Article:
Gullible's Travels: Our Four Faulty Vision Things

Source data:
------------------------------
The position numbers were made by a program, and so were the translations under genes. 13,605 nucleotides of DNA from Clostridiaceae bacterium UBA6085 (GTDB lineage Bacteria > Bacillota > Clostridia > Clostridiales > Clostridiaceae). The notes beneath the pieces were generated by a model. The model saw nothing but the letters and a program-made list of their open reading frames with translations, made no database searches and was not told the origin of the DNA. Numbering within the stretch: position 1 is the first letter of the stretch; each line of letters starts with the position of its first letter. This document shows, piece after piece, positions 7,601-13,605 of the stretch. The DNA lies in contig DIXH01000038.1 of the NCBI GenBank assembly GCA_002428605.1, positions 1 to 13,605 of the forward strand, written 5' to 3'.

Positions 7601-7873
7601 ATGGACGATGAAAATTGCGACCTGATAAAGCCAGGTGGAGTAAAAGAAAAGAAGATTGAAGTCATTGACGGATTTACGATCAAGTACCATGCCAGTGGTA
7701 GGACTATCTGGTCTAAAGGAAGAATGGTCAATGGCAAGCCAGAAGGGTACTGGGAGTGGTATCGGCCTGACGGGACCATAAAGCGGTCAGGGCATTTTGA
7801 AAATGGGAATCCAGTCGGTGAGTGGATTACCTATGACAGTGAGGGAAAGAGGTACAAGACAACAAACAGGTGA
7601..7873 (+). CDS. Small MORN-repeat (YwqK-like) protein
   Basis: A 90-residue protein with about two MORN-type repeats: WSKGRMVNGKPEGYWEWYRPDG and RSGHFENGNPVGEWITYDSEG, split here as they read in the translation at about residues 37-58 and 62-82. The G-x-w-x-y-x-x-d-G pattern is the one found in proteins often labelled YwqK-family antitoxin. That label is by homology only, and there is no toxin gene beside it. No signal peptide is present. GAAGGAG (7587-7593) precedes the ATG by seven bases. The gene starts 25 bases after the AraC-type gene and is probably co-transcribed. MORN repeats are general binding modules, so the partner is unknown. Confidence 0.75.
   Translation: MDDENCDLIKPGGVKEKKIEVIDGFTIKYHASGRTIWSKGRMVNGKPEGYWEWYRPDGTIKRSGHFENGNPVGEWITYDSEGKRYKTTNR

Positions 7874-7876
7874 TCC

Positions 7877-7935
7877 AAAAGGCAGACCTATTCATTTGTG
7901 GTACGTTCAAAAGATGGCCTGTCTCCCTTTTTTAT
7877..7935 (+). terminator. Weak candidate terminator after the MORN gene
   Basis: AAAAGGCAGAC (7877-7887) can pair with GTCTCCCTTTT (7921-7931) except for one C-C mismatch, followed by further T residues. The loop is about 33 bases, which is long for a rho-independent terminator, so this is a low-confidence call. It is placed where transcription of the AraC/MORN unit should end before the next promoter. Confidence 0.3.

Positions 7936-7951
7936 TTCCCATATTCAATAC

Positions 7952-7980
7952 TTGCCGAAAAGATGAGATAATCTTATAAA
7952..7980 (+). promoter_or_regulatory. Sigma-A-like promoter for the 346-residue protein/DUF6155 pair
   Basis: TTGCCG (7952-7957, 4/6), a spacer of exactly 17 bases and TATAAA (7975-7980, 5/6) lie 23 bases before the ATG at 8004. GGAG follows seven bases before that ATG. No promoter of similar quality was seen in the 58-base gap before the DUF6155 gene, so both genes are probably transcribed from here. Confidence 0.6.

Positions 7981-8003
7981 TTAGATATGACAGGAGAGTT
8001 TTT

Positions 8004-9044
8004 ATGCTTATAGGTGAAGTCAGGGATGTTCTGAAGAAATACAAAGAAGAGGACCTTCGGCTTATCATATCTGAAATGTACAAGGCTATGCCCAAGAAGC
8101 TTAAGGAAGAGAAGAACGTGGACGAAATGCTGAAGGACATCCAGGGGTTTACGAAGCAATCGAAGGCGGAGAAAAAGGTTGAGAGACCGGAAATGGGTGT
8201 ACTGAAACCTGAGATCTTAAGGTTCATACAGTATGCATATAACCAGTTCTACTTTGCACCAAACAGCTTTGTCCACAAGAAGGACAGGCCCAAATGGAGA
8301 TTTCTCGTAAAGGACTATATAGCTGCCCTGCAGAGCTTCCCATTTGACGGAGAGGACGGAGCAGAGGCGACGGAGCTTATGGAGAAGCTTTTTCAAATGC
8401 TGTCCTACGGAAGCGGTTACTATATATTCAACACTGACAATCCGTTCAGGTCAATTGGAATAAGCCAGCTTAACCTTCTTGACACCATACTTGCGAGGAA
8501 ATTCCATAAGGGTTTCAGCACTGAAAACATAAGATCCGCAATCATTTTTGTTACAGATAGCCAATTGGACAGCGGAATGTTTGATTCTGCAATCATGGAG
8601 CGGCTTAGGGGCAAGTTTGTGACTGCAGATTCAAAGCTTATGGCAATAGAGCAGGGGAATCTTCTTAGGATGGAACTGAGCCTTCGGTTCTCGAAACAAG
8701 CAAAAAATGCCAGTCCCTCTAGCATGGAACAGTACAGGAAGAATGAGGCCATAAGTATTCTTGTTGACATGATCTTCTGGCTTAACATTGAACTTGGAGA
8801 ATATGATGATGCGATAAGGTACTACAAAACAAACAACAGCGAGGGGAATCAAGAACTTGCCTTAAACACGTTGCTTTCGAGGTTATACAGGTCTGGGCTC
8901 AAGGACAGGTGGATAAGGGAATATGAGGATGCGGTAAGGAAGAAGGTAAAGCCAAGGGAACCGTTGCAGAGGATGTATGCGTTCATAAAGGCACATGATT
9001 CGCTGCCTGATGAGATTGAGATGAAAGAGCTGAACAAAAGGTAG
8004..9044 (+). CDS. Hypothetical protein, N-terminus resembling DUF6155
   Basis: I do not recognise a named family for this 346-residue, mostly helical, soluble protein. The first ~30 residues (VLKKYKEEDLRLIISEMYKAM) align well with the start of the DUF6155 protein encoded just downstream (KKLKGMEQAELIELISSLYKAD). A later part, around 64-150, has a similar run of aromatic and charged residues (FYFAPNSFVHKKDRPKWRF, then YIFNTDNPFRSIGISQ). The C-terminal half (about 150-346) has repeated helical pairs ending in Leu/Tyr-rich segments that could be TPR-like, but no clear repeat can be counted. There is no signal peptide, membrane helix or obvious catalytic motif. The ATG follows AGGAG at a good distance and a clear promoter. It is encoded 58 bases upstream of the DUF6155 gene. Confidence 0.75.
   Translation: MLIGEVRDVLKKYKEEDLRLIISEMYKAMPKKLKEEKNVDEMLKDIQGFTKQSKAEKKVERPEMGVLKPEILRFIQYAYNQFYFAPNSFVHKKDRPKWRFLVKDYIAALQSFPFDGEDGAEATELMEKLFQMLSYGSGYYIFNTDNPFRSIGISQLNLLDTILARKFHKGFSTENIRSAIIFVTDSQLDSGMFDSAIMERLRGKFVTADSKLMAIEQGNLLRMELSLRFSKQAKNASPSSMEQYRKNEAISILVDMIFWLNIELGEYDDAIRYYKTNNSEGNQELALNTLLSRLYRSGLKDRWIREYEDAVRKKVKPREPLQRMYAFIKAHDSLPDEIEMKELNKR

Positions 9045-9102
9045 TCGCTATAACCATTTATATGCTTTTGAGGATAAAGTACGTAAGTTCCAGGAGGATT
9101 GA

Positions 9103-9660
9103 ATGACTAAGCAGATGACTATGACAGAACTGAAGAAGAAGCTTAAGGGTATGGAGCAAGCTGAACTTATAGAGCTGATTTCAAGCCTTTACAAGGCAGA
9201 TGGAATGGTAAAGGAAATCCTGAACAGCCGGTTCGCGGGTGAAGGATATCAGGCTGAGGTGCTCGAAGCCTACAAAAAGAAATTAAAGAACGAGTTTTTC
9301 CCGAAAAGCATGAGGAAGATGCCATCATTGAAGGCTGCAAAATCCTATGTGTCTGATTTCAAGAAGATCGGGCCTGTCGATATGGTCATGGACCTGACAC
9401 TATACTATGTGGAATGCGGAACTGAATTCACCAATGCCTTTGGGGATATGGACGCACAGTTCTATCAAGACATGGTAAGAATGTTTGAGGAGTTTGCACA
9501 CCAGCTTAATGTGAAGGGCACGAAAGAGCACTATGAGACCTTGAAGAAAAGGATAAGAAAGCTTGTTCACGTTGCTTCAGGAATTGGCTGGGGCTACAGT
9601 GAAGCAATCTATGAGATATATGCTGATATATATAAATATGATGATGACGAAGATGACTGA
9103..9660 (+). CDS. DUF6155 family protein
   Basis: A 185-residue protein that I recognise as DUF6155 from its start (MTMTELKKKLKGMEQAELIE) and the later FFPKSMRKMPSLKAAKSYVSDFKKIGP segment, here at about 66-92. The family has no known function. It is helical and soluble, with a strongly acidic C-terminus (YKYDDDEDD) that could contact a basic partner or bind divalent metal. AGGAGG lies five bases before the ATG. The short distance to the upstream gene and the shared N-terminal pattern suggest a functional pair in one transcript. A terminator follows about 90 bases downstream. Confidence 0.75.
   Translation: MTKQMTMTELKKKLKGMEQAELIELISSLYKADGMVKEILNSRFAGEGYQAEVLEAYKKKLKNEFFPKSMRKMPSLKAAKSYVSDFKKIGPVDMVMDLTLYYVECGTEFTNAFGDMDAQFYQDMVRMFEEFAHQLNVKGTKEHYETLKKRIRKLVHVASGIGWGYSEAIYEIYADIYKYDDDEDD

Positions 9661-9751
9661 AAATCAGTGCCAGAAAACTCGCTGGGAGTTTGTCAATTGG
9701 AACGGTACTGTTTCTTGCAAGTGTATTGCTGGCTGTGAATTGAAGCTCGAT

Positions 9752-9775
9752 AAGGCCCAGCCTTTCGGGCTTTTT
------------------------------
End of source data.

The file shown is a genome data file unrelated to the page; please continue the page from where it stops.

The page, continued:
Why have Americans, as Japan's chief postwar partner, been so slow to see (and see through) the intellectual and psychological game Japan plays with us, so tardy in reckoning its cost to our practical national interests, and so hesitant to do or say anything much about it? The answer lies deeper than the effectiveness of the Mutual Understanding Industry, which simply piggybacks on certain habits and vulnerabilities of the American mind when it turns its ill-focused and unsteady gaze toward Japan. The intellectual muddles of our own making have long, and exasperatingly repetitive, historical roots stretching the fifteen decades from Commodore Perry's time to our own. We never seem to learn from our past mistakes. That is the burden of Part III.